I feel a certain weight of responsibility in reviewing the much maligned Eclipse, the third offering from the Twilight series that has unleashed on us the term, Twi-hards. But it is not the Twi-hards or their Twi-moms I fear, or the critics who panned the film despite adding “it’s a little bit better than the previous one”, or the next slew of critics who came in to slam the critics for panning the film and don’t even get me started on the feminists. It’s this whole lot of them who can’t seem to accept that someone could dislike the film and not be a hater, pretentious git or defender of the abstinence programme (the logic goes that I hate the film because Bella won’t put out).
Other film franchises have met similar fates — more recently the maelstrom that fell upon Sex and the City 2 almost had one feeling sorry for the ladies — but Twilight seems to elicit a whole other category of spite, the most notable of which has come from feminists. Their disdain is for Bella (Kristen Stewart), an insecure teenager who allows two men to decide what’s best for her as they fight it out amongst themselves. The rebuttal from the creator of the series, Stephanie Meyer — “in my opinion, the foundation of feminism is being able to choose” — added fuel to the fire because, let’s face it, her definition is fairly meaningless. And what choice does Bella have to make? Between two men who don’t treat her as an equal, who fight over her future while she sleeps soundly in a tent? Or, as we saw in New Moon when Edward leaves Bella, so distraught is she that she chooses extreme sport-like scenarios because she can’t live without him. Some choice.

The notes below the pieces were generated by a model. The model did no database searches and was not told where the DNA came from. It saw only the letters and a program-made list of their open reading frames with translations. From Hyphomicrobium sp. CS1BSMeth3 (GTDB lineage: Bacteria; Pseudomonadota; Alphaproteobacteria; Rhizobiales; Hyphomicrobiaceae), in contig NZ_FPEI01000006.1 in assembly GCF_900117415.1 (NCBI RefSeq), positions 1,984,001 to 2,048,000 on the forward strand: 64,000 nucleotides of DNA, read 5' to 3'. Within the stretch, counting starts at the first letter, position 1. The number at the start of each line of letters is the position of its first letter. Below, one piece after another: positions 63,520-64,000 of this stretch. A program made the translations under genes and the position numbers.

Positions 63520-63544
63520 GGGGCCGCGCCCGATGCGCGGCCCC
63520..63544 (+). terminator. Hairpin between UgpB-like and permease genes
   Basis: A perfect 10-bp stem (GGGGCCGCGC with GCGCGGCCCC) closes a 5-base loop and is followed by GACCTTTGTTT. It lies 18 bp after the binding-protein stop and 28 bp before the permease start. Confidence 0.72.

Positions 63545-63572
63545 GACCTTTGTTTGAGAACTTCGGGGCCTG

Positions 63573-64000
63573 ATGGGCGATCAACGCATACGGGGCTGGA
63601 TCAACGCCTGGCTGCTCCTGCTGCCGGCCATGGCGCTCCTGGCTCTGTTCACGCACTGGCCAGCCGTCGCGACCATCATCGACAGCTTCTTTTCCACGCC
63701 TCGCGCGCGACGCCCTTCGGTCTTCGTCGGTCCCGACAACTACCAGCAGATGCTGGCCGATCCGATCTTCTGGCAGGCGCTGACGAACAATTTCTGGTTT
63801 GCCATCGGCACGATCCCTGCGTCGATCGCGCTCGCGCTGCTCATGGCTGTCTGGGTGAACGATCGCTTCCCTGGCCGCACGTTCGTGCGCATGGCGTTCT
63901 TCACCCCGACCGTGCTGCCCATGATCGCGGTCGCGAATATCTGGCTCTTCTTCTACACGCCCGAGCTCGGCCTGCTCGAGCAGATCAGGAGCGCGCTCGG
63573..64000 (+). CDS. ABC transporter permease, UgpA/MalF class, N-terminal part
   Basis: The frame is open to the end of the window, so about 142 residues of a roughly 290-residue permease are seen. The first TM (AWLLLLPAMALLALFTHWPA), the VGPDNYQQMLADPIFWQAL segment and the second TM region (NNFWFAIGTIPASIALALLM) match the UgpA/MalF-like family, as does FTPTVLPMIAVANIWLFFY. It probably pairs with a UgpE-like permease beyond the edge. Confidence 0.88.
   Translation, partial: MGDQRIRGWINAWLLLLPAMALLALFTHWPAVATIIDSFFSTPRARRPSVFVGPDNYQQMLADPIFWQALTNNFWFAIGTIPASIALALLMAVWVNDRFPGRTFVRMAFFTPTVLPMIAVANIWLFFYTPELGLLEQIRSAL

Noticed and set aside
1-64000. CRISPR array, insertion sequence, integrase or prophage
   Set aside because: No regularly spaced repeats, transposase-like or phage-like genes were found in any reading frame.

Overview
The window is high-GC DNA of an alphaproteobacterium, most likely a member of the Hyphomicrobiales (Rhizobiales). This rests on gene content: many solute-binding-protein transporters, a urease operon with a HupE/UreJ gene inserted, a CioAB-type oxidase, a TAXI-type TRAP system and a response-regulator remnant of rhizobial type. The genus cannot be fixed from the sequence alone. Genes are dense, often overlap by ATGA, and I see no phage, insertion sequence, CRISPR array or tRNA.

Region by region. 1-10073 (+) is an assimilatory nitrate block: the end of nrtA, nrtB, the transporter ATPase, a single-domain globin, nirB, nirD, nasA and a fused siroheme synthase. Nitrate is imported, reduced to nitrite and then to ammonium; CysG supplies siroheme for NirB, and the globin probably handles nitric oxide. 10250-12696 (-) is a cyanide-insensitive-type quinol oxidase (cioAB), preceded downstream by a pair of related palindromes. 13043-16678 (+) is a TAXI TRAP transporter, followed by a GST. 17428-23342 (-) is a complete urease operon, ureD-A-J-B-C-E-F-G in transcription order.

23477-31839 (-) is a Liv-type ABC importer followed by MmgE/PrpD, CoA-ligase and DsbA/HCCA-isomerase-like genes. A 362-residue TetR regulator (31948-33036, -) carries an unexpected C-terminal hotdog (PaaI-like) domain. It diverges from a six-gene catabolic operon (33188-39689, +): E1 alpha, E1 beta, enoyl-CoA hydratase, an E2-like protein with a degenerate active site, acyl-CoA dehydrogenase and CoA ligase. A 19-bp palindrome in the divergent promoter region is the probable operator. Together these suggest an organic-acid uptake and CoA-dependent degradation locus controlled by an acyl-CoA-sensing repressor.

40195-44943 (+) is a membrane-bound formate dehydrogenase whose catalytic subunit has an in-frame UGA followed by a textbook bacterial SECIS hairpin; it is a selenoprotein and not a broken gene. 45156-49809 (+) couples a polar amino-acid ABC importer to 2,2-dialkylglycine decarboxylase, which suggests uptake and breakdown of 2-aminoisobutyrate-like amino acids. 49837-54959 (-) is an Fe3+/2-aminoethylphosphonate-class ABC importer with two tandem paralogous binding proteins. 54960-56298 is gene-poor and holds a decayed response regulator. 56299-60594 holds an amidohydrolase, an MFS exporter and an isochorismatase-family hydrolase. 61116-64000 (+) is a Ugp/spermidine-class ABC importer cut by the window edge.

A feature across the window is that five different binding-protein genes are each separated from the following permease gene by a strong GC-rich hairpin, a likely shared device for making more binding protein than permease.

Eclipse is not as fun to watch as Twilight. It is slightly more painful than the New Moon because now, in Eclipse, we want something to happen between Bella and Edward (Robert Pattinson) or Bella and Jacob (Taylor Latner) — and the something does not refer to the unlocking of the chastity belt. Instead we seem to be stuck in the same place we left off in New Moon: Bella hasn’t decided which non-human path she will embark on, with the pasty one (ancient, hot looking vampire) or the shirtless one (young, hot werewolf). This angst is stretched over two hours, in between which, sub-plots of a new serial vampire killer in town, out to get Bella, Edward, Jacob, other uninteresting characters, are thrown in for some measure. Then there is the tension amongst Edward and Jacob, vying for Bella’s affection — why there is any doubt that her heart lies with Edward is baffling — that adds to the seemingly unending movie.
The only constants in the film are the stunning scenery of northwest America, decapitations and dismemberments, wondering why Dakota Fanning signed on and “the earnest solemnity” according to one Guardian critic. The bad news is that there are two films left before Bella will give herself to her true love. It’s enough to make you want to slay something.
Published in The Express Tribune, August 1st, 2010.
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